For Hispanic- and Asian-Americans, who will account for one in four U.S. voters by 2020, creating a route to citizenship will be “a key determinant” in how they vote in the 2016 presidential election, according to a Bloomberg Government study last year.
Christie has already shown an ability to improve his standing with Hispanics. He received 51 percent of the Hispanic vote in his re-election victory in November, up 19 percentage points from his 2009 win, according to New York Times exit polls.
While Christie hasn’t articulated his own immigration policy, he’s unusual among Republican governors for staking out his position allowing the children of undocumented immigrants to pay the discounted tuition rate, said Brigid Harrison, a professor of law and government at Montclair State University in Montclair, New Jersey. Perry has also embraced the program for Texas.
The Mexico trip provides Christie with a chance to make further inroads with Hispanic voters, said Lionel Sosa, a Republican strategist who coordinated Hispanic outreach for Ronald Reagan, George H. W. Bush and George W. Bush. Republicans need to get serious about courting Asian, female, Hispanic and younger voters if they’re to win in 2016, he said.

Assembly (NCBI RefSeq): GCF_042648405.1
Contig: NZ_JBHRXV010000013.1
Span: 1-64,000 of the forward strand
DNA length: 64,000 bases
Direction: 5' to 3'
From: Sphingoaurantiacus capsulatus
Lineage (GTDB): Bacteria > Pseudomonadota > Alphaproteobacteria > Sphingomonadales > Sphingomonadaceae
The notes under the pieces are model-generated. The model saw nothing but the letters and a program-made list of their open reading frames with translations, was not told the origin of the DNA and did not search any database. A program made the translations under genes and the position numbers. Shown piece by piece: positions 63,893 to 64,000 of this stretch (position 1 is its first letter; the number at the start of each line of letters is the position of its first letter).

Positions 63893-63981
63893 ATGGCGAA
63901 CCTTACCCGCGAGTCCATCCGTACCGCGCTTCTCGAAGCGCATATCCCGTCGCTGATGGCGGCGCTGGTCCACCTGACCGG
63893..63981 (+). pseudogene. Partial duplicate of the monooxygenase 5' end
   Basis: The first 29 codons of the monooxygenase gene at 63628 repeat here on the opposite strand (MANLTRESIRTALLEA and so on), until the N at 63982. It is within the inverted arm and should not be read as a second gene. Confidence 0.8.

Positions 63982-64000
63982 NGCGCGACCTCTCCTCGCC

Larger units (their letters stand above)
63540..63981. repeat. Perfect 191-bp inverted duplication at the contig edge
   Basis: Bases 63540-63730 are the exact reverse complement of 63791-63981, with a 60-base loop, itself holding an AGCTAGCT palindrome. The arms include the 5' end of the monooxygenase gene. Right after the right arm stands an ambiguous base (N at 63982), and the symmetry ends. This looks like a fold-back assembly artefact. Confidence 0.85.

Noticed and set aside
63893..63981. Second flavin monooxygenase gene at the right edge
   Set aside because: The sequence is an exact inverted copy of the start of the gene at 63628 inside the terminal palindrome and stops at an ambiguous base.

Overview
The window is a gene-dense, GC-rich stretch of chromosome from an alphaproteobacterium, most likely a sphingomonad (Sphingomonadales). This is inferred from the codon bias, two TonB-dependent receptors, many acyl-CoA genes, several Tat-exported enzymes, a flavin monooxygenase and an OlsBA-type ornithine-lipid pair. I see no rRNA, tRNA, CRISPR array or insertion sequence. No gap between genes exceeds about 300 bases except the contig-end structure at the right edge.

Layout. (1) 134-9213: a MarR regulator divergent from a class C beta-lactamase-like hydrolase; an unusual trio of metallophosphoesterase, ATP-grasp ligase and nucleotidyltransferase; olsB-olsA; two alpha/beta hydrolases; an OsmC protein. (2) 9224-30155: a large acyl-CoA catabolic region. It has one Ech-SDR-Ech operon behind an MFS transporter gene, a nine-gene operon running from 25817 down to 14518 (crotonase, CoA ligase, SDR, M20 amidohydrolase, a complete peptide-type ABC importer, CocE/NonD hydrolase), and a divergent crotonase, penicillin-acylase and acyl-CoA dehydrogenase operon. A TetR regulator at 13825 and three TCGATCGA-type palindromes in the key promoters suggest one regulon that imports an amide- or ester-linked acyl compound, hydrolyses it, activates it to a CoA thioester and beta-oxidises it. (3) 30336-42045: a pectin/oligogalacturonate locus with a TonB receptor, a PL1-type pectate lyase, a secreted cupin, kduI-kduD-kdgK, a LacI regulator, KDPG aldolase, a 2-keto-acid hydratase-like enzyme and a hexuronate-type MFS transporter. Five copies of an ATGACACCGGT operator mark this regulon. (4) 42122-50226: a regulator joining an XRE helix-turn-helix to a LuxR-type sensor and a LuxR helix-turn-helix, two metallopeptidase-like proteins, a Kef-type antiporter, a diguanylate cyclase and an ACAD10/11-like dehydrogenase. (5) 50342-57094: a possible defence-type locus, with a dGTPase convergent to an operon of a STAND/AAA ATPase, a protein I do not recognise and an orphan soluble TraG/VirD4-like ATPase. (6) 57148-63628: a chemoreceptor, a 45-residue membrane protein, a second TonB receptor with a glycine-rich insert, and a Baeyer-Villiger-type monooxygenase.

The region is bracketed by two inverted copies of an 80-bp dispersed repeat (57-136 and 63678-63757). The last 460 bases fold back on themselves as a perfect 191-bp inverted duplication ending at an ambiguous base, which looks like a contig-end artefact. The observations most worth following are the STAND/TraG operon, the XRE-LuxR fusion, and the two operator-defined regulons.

“I think it’s the kind of gesture every Republican should be making,” Sosa said. “We all know that immigration is a problem, that our laws are outdated and need to be revised. Many people in our party are just making excuses and pandering to the right.”
To contact the editors responsible for this story: Alan Goldstein at firstname.lastname@example.org Stacie Sherman, Mark Tannenbaum